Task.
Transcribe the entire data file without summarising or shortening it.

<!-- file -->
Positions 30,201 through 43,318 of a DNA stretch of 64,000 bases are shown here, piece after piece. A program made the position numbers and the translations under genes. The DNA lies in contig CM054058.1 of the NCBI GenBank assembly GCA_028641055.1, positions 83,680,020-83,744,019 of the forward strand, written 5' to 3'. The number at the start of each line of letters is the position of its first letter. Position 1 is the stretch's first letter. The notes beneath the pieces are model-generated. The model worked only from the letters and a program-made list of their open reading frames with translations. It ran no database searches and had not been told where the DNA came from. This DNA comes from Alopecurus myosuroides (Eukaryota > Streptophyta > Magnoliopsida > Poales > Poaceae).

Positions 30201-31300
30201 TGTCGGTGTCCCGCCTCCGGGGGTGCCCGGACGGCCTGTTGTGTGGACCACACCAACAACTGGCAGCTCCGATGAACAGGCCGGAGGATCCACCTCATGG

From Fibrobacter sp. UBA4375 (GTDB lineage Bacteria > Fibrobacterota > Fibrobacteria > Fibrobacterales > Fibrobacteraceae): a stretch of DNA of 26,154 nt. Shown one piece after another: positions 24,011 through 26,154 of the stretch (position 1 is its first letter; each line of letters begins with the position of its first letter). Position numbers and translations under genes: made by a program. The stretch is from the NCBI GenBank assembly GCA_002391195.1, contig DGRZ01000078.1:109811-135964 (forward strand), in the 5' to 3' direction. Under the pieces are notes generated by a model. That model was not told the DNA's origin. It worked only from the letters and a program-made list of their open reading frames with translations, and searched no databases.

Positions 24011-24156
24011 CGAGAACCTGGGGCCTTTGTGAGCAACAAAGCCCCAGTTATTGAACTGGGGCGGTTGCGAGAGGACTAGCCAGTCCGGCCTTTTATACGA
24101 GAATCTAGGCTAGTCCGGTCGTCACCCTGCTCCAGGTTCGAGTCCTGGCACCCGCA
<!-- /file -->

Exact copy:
Positions 30,201 through 43,318 of a DNA stretch of 64,000 bases are shown here, piece after piece. A program made the position numbers and the translations under genes. The DNA lies in contig CM054058.1 of the NCBI GenBank assembly GCA_028641055.1, positions 83,680,020-83,744,019 of the forward strand, written 5' to 3'. The number at the start of each line of letters is the position of its first letter. Position 1 is the stretch's first letter. The notes beneath the pieces are model-generated. The model worked only from the letters and a program-made list of their open reading frames with translations. It ran no database searches and had not been told where the DNA came from. This DNA comes from Alopecurus myosuroides (Eukaryota > Streptophyta > Magnoliopsida > Poales > Poaceae).

Positions 30201-31300
30201 TGTCGGTGTCCCGCCTCCGGGGGTGCCCGGACGGCCTGTTGTGTGGACCACACCAACAACTGGCAGCTCCGATGAACAGGCCGGAGGATCCACCTCATGG

From Fibrobacter sp. UBA4375 (GTDB lineage Bacteria > Fibrobacterota > Fibrobacteria > Fibrobacterales > Fibrobacteraceae): a stretch of DNA of 26,154 nt. Shown one piece after another: positions 24,011 through 26,154 of the stretch (position 1 is its first letter; each line of letters begins with the position of its first letter). Position numbers and translations under genes: made by a program. The stretch is from the NCBI GenBank assembly GCA_002391195.1, contig DGRZ01000078.1:109811-135964 (forward strand), in the 5' to 3' direction. Under the pieces are notes generated by a model. That model was not told the DNA's origin. It worked only from the letters and a program-made list of their open reading frames with translations, and searched no databases.

Positions 24011-24156
24011 CGAGAACCTGGGGCCTTTGTGAGCAACAAAGCCCCAGTTATTGAACTGGGGCGGTTGCGAGAGGACTAGCCAGTCCGGCCTTTTATACGA
24101 GAATCTAGGCTAGTCCGGTCGTCACCCTGCTCCAGGTTCGAGTCCTGGCACCCGCA